The Tree and the Canoe: History and Ethnogeography of Tanna
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BeschreibungSwooping down on the world like a scythe, westernization has devastated local cultures and made uniformity commonplace. The Pacific islands sustained the shock with a force perhaps unequaled anywhere else in the world. Their limited size and small population, coupled with the violent epidemics that took thousands of lives, lowered Islanders' ability to resist. To keep the external world at bay, they had to create a world of their own. This personal observation of Tanna, an island in the southern part of the Vanuatu archipelago, presents an extraordinary case study of cultural resistance. Based on interviews, myths and stories collected in the field, and archival research, The Tree and the Canoe analyzes the resilience of the people of Tanna, who, when faced with an intense form of cultural contact that threatened to engulf them, liberated themselves by re-creating, and sometimes reinventing, their own kastom. Following a lengthy history of Tanna from European contact, the author discusses in detail original creation myths and how Tanna people revived them in response to changes brought by missionaries and foreign governments. The final chapters of the book deal with the violent opposition of part of the island population to the newly established National Unity government. Ultimately Tanna's story may well be a living symbol of resistance for people throughout Oceania. Are they truly convinced that the roads constructed by the west are the right ones? Do they not persist in dreaming about their own paths? The study of world cultures can still surprise us, for the tide may be changing.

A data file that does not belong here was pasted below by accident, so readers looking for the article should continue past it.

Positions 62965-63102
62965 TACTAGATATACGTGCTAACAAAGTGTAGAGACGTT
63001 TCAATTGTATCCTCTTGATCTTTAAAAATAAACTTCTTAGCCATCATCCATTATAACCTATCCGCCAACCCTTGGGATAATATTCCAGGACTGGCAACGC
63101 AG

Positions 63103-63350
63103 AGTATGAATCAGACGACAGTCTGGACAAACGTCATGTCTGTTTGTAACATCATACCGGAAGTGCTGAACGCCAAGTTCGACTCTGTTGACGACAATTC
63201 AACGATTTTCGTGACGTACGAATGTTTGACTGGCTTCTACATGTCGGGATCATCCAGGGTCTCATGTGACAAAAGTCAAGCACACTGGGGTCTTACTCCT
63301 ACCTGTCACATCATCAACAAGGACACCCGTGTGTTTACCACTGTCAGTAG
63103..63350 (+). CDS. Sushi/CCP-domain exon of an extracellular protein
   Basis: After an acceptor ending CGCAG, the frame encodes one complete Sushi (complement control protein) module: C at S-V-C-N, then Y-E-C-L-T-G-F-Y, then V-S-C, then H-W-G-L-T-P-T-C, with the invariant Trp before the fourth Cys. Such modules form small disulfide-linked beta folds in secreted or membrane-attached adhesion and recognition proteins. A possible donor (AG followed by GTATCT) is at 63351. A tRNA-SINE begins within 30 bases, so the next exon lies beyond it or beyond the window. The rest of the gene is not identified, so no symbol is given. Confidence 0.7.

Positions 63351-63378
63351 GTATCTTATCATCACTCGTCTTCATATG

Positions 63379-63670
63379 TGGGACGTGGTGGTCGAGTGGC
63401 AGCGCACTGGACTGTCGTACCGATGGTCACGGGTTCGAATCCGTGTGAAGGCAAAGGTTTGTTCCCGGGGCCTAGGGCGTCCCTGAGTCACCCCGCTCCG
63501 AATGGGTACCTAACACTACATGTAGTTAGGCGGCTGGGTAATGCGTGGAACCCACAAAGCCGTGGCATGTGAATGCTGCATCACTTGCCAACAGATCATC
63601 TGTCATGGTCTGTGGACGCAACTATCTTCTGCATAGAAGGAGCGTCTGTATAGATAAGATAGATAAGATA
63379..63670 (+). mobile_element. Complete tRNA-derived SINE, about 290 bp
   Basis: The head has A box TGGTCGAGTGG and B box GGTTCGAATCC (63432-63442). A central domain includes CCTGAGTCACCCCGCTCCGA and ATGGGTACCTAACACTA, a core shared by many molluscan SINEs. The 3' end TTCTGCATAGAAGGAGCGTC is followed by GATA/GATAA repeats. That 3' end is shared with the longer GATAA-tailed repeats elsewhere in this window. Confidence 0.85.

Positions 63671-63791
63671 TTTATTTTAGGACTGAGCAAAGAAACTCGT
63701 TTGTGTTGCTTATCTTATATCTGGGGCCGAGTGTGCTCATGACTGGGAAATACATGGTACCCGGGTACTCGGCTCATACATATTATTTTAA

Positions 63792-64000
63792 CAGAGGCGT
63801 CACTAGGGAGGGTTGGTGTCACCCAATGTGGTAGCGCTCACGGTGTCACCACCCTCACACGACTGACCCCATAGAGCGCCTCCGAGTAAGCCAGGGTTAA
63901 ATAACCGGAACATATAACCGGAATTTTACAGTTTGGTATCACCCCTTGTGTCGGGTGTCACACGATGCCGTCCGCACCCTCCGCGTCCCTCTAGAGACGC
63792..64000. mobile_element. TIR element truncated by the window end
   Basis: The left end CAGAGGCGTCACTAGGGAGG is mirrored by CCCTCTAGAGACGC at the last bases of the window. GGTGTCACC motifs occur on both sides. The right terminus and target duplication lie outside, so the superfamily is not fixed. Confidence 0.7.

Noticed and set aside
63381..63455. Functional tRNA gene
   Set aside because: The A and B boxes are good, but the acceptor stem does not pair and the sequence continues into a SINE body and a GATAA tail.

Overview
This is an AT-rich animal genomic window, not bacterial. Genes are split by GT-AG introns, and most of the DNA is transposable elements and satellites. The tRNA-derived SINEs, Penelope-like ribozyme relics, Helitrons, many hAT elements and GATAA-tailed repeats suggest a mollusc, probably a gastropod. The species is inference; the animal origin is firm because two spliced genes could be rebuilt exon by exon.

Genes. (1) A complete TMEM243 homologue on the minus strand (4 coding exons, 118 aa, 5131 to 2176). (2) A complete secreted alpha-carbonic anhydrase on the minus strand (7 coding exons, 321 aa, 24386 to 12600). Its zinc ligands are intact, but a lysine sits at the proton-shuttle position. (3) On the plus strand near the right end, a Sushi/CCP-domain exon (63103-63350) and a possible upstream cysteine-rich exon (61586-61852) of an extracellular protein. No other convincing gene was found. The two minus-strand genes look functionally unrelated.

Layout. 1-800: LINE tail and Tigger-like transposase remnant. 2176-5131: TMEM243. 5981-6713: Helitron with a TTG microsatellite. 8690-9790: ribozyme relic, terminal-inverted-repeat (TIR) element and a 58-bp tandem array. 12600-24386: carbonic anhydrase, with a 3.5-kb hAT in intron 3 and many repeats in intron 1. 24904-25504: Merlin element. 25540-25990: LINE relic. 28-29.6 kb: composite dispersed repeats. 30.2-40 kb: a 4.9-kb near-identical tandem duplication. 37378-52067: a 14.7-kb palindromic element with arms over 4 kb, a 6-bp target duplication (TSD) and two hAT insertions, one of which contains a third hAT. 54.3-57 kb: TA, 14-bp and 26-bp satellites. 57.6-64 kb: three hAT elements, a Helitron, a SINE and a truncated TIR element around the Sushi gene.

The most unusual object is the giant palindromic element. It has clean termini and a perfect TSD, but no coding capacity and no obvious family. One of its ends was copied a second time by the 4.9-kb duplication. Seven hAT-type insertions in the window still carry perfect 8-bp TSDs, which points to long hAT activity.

Untertitel: Sprache: Englisch.
Verlag: UNIV OF HAWAII PR
Erscheinungsdatum: November 1994
Seitenanzahl: 368 Seiten
Übersetzer/Sprecher: Übersetzt von Josee Penot-Demetry